The announcement by the General Statistics Office of Vietnam that the country’s economy likely grew 8.02% last year led to celebration among senior members of the Communist Party, but some economists cast doubt on the accuracy of the estimate and warned conditions may be tougher this year.
On Dec. 20, Prime Minister Pham Minh Chinh called the data “a proud, bright spot in the context of a developing country,” saying it showed the economy was progressing.
His optimism was shared by Party General Secretary Nguyen Phu Trong.
“In the context of many difficulties and great challenges … thanks to the cooperation and efforts of the whole Party, the people, the army … the economy continues to grow rapidly, reaching 8%, much higher than the plan and a high level compared to other countries in the region and around the world,” he said at a Jan. 3 conference reviewing the government’s work last year and outlining its tasks for 2023.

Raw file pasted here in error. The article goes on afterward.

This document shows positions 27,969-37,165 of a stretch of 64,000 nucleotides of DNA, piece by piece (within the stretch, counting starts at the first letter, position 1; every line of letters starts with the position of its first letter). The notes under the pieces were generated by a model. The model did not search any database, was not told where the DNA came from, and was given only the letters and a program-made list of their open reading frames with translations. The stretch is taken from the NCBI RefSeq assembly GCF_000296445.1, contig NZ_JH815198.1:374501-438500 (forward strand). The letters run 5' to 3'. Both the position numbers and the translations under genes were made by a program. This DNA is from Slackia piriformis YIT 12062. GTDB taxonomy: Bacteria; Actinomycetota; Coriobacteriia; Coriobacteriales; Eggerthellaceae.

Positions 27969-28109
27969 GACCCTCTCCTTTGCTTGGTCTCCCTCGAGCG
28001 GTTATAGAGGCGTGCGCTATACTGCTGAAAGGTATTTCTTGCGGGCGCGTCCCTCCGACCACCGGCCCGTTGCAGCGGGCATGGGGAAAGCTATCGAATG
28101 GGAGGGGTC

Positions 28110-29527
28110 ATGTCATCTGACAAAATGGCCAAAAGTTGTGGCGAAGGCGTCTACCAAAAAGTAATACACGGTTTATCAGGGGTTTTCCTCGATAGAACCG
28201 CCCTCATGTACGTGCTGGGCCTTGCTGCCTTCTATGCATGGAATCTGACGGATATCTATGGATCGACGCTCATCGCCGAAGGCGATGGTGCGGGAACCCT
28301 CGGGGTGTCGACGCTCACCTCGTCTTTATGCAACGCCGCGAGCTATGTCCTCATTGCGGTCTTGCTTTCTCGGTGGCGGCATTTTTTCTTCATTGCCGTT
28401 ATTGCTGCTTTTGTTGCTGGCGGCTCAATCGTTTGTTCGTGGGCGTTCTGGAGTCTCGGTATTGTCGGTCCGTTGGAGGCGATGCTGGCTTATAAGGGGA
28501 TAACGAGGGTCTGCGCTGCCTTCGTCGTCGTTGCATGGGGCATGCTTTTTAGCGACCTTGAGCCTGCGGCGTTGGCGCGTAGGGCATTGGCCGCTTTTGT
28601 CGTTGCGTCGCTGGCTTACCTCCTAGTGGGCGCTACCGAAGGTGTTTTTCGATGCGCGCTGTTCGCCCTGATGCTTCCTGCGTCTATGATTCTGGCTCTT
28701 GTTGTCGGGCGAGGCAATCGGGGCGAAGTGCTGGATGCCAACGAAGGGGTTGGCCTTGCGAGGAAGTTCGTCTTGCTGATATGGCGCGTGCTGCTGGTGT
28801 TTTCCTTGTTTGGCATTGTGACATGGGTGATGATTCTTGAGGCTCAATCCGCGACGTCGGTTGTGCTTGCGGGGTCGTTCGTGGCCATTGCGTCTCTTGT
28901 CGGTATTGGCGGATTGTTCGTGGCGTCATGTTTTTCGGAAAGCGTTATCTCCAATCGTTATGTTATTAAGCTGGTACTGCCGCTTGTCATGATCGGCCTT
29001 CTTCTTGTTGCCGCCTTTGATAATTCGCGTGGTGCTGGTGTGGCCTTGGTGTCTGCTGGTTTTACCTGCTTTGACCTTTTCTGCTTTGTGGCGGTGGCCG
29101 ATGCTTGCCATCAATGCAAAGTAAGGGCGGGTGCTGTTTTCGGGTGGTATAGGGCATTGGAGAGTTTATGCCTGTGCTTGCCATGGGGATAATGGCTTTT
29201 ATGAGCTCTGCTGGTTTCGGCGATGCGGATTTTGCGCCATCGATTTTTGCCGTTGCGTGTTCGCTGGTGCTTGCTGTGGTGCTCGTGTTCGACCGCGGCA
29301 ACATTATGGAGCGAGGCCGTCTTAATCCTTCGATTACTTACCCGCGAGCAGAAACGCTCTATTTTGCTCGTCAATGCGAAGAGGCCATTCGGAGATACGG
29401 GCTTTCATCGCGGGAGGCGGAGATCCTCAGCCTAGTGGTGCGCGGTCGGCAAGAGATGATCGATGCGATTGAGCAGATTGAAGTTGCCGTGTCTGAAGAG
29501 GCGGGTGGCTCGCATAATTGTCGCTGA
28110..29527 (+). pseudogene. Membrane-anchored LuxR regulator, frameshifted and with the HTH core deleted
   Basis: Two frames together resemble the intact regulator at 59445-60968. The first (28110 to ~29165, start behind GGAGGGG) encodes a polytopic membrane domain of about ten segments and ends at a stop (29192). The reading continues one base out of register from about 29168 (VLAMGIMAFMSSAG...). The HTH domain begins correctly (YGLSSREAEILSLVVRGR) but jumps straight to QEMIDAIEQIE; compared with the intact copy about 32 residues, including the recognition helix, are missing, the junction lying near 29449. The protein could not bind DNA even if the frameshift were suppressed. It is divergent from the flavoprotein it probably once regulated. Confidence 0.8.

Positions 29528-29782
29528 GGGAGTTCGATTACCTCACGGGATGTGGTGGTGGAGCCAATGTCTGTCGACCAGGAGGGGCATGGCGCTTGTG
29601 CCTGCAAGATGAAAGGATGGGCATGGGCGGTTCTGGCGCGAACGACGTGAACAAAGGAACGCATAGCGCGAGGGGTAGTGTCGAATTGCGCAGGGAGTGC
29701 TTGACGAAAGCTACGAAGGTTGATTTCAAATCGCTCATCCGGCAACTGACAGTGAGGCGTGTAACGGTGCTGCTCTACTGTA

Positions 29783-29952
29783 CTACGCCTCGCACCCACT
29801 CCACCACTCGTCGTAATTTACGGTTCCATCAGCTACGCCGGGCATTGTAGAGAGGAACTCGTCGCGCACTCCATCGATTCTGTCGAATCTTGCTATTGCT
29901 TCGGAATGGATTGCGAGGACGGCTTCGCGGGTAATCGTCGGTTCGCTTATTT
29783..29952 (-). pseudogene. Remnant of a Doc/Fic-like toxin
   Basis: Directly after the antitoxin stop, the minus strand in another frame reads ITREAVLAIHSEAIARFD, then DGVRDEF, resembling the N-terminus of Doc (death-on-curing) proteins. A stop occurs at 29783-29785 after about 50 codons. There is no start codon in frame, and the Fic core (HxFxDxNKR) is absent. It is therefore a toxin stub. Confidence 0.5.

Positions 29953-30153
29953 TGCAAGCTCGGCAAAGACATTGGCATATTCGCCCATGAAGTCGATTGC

Some economists are concerned about the reliability of the data.
Economist Nguyen Tri Hieu, who has over 30 years’ experience working in banking and finance in the U.S., Germany and Vietnam, told RFA that accuracy depends on the method of calculation and the ability of the statistician, information which is not available in Vietnam
“The problem is that there is no agency to verify the statistics of the General Department of Statistics. It’s the only number we know,” he said.
Hieu said in order to gauge the health of the economy it is important to consider factors such as